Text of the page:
Two things to remember if this still is the case:

a) You can transfer credits from your education in your home country if your school meets certain requirements. That means that you won't have to take the classes in the US and they'll show up on your grade transcript as taken.

b) If, for example, you want to become a teacher in Cyprus when you return from the US, you may have to have a degree that is valid in Cyprus - meaning that your Diploma may not be enough. You may have to either go for a Bachelor's in the US, or study more when you come back to Cyprus (unless you already took specified classes before you went to the US).

hope that clarified it a bit....
 

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I'm currently a 3rd semester Berklee student, and I think I can help you out a bit.

1) Degree versus Diploma

The Degree program enables you to obtain a BM Degree in the field of study that you pursue at Berklee. The Diploma program enables you to obtain a diploma in the same fields of study as a degree;

however -

Degree students and Diploma students pay roughly the same amount of tuition, however the degree student can enroll in 16 credits, while the diploma student can enroll in only 13 credits. The difference in price does not equal the 3 credit cost difference.

Students in the degree program must complete Liberal arts courses (english, history, physical science, etc).

Also degree students must complete traditional music studies (Traditional Harmony and Comp I and II, Conducting I and II, Counterpoint I and II, History of Western Music I and II).

Berklee liberal arts courses are for the most part *cough cough* laughable, however the traditional music studies are very useful and helpful for even contemporary musicians.

Degrees are also widely accepted as more valuable than diplomas - while this does not pertain to performance, it highly pertains to other aspects of the music industry should you pursue a job with instrument companies, record labels, booking agencies, etc.

If you do not wish to get a degree (i highly advise it and it seems very easy to do at berklee (most transfer credits are accepted - even from joke community colleges) - Since you set your schedule (after 1st semester), you could very well enroll in the degree program, pay roughly the same as a diploma program, set your schedule to follow the path of a diploma, and take 16 credits instead of 13 (keeping in mind somewhere down the road you will need to switch programs to the diploma program in order to graduate).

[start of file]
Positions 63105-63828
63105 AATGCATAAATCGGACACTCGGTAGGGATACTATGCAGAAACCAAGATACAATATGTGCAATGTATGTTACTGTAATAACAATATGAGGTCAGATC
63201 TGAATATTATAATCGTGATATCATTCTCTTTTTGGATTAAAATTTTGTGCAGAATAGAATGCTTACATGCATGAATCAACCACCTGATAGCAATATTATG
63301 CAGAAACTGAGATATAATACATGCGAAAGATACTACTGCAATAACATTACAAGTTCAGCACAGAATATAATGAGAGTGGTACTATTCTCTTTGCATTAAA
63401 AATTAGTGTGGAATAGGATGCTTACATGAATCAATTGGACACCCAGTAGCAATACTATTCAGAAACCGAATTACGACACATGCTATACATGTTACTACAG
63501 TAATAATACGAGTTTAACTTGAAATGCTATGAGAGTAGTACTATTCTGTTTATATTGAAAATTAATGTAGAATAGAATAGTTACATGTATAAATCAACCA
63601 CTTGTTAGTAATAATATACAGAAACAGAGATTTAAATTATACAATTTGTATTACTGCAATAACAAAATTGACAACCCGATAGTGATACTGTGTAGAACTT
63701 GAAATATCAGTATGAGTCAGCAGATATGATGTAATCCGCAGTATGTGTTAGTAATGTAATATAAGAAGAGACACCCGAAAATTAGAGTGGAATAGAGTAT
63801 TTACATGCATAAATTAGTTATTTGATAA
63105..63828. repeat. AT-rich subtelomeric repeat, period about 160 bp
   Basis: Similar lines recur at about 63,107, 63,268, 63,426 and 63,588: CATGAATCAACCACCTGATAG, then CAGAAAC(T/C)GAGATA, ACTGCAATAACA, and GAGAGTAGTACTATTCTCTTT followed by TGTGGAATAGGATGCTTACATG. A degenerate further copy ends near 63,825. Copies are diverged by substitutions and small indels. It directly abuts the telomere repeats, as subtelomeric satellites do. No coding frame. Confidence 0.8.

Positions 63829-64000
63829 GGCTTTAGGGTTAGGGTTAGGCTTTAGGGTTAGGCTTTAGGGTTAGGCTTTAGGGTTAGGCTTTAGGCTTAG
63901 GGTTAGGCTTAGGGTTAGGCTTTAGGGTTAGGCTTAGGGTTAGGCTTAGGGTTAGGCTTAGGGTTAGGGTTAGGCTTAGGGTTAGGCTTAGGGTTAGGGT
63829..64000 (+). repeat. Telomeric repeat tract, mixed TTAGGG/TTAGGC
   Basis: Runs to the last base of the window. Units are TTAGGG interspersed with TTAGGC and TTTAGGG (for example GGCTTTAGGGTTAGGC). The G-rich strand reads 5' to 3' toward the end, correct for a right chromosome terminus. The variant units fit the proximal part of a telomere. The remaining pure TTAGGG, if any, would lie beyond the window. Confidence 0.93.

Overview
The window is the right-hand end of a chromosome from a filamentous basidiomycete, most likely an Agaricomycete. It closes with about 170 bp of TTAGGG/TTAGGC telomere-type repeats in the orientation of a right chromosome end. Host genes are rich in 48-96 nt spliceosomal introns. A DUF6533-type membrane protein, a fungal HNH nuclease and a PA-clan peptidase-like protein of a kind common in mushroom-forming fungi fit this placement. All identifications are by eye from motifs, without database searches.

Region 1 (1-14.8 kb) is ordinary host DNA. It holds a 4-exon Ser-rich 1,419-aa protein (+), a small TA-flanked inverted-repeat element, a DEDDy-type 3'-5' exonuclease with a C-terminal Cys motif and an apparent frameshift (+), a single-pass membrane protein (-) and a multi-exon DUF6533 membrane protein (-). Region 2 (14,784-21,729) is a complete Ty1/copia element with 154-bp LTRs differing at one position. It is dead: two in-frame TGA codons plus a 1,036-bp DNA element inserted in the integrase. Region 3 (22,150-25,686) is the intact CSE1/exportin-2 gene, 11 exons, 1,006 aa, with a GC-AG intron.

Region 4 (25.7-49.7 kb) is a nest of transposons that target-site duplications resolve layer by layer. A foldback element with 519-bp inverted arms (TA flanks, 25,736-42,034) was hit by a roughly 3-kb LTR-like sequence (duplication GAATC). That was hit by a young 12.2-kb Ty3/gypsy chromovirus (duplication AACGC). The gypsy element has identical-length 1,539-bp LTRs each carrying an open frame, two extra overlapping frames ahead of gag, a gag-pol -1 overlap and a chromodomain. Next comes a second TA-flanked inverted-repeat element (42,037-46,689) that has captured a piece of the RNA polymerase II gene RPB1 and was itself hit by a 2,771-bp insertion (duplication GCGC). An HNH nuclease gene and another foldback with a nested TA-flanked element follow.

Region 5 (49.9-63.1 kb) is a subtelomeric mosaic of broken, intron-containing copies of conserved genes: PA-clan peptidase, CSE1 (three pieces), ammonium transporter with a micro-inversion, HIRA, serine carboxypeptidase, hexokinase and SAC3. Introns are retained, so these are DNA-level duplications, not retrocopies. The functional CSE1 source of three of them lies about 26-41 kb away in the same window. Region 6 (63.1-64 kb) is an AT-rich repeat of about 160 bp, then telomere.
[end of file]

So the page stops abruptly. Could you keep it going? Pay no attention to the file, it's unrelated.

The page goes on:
I also encourage you to start a username at the berkleemusic.com forum - many berklee students interact there.
 

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thejoyofsax said:
Berklee College of Music is a very famous, highly selective college. Many well-known performers and composers have studied there and found great success in the professional music industry.

Because of its fame, it is difficult to get in and STAY in at Berklee. I have read that around half of each freshman (or first year) class does not return for a second year. Although it is a great school, the training is very intense and it is also very expensive to go there, with minimal chances at scholarship.

The school has many different programs of study, but I usually call it the "School of Rock," simply because it is most known for the performers, songwriters, and recording engineers who graduate from there. Thus, if you want to study something like music education, I would not choose Berklee. However, if you want to be a performer and you are one of the 5 best saxophonists on the island of Cyprus, perhaps you should go for it.

I do not attend Berklee, but I have friends who have. If you would like to know more, you can ask some more questions or there is probably a Berklee student somewhere on this forum who will respond.

Berklee is not difficult to get into or stay into....it's expensive. If you have the money and want to go there, pretty much anybody can get in. If you want to play jazz and your skills are not very high, then you'll have to do a lot of remedial work before you'll be at a level to take full advantage of faculty like Burton,Crook, et al, but it can be done.

bigtiny
 

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danarsenault said:
As an alumnus, I think most of this is a bit off. Berklee is selective now that they have admissions auditions, but it used to be an open admissions place.
When I started at berklee back in '99 it was an open admissions school. Of course, the freshman drop out rate was pretty high, I think it was well over 50 percent. I wasn't aware that they were an audition based school now. Hard to believe it's been 5 years since I finished there.

Oh well, I do know that they give scholarships to the extremely talented. Things like records you've played on, or concerts you've done with high profile musicians helps. A lot of the people who get the full rides are already basically pro musicians. However if you can really play, they will give some money.